School bags are often advertised as being ergonomic. Are these bags truly ergonomic? What makes a bag ergonomic anyway? The word “ergonomic” is often misused and sometimes blatantly abused.
Fear always sells. School bags being marketed with pictures of malformed spines and exaggerated claims that the wrong bag can lead to conditions like scoliosis. Pictures of a chiropractor holding a spine is commonly used in marketing materials for school bags.
Most of these are bogus claims. According to orthopedists, scoliosis is not caused by poor posture. It is a deformity of the spine, which is usually caused by abnormal growth during childhood.
“Scoliosis is not caused by carrying heavy objects, such as heavy school bags, strenuous sports, poor posture, or a lack of calcium and other nutrients in the diet,” says Dr Guo Changming, Senior Consultant, Department of Orthopaedic Surgery, Singapore General Hospital. “Though the cause of idiopathic scoliosis is by definition unknown, it may have a genetic basis since it is known to run in families.”
Poor posture is associated with poor muscles of the back and shoulders. Does this means then that any school bag would do for your child? The answer is no.
Choosing a good school bag is important because school bags are getting heavier and helps avoid poor posture and back pains associated with it. Hikers and backpackers rely on well designed bags. So, should your precious little child.
The following factors are worth considering when choosing a school bag:
1. Internal frame. The bag should have a metal or plastic frame, which is crucial for weight distribution so that the weight is spread between the shoulders and the pelvic area. The frame also serves as a support to reduce the strains on the spine.
2. Waist strap. Choose a school bag with a wide and firm waist strap as this allows proper distribution of the weight load to the strong and stable pelvic area. Combined with an frame, up to 50% of a school bag weight can be shifted to the pelvic area with a properly buckled waist strap.
3. Adjustable straps. While it is important to choose the right size of school bag, children quickly outgrow their bags. Choose a school bag that offers adjustable straps so that the bag literally grows with the child.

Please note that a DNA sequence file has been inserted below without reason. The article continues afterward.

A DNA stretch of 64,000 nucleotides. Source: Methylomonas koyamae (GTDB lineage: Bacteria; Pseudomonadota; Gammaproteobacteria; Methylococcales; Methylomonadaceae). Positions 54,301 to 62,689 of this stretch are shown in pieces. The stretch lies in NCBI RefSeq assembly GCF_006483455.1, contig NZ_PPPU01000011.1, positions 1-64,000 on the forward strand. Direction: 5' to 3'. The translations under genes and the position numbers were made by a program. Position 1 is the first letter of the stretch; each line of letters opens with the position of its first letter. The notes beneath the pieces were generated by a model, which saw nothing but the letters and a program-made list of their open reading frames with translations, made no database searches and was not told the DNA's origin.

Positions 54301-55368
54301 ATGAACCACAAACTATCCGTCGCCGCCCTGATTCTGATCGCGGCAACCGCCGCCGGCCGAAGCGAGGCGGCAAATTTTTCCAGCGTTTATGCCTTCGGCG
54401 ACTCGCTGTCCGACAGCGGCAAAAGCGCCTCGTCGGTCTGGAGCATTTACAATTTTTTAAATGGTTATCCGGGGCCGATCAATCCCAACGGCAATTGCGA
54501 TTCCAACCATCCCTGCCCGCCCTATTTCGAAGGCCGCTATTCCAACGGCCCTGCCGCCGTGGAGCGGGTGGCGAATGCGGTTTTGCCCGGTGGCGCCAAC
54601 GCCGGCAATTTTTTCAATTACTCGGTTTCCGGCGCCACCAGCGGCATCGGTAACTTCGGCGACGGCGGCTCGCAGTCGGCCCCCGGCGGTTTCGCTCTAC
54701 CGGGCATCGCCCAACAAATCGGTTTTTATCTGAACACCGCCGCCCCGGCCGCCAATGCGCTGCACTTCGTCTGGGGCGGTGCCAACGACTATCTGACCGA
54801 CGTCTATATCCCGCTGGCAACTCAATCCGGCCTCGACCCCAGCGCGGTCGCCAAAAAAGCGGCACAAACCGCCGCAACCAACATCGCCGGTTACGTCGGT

4. A firm base. This not only allows the bag to stand on the floor without toppling over but it also helps to avoid the “plastic bag” effect. Try carrying a few books in a plastic bag and a small carton.
5. Warranty. Not many manufacturers offer a warranty on school bags. A bag with warranty offers peace of mind and provide a seal of quality.
6. Padding. Adequate padding is essential for comfort but too much of it makes the school bag heavier than it should be. Padding does not provide any orthopaedic or ergonomic benefits. Don’t be fooled by manufacturers with claims that their padding is ergonomic. Try sleeping on a mattress without a firm spring but with generous padding as opposed to one with a firm spring.
Choosing the right bag is the first step. Children need to be taught how to pack their bags. They should avoid unnecessary items. Heavier books should be placed closer to the back to reduce the leverage of gravity pull. The straps should be adjusted according to the child’s upper body frame so that the base of the bag rests around the hip line. Fastening the waist strap allows some of the weight of the bag to be supported by the more stable and stronger pelvic area.
If the bag is not properly adjusted, with the base of the bag dropping below the waist line, the child will tend to lean forward to counter-balance the weight of the bag pulling them backwards. Over time, the child will develop a degree in her posture, and this can be a source of musculoskeletal pains.
In conclusion, a school bag with ergonomic features has strong health benefits. Adjusting the backpack to the body frame of the child and good school bag habits are equally important. We strongly recommend parents to consider ergobag and Satch for the primary school children and teenagers respectively.
1. Heavy schoolbags can break your child’s back. Mind Your Body, The Straits Times. Thursday, Nov 01, 2012.
2. Heavy school bags are ‘deforming’ children as growing numbers suffer irreversible back problems. Mail Online, The Daily Mail. March 12, 2012
3. Children are still damaging their spines by carrying school bags that are too heavy. South China Morning Post. September 17, 2013
4. Health Dilemmas: Are heavy schoolbags bad for children’s backs? Dr Dillner. The Guardian. March 18, 2012.
5. Conditions & Treatments – Scoliosis. SingHealth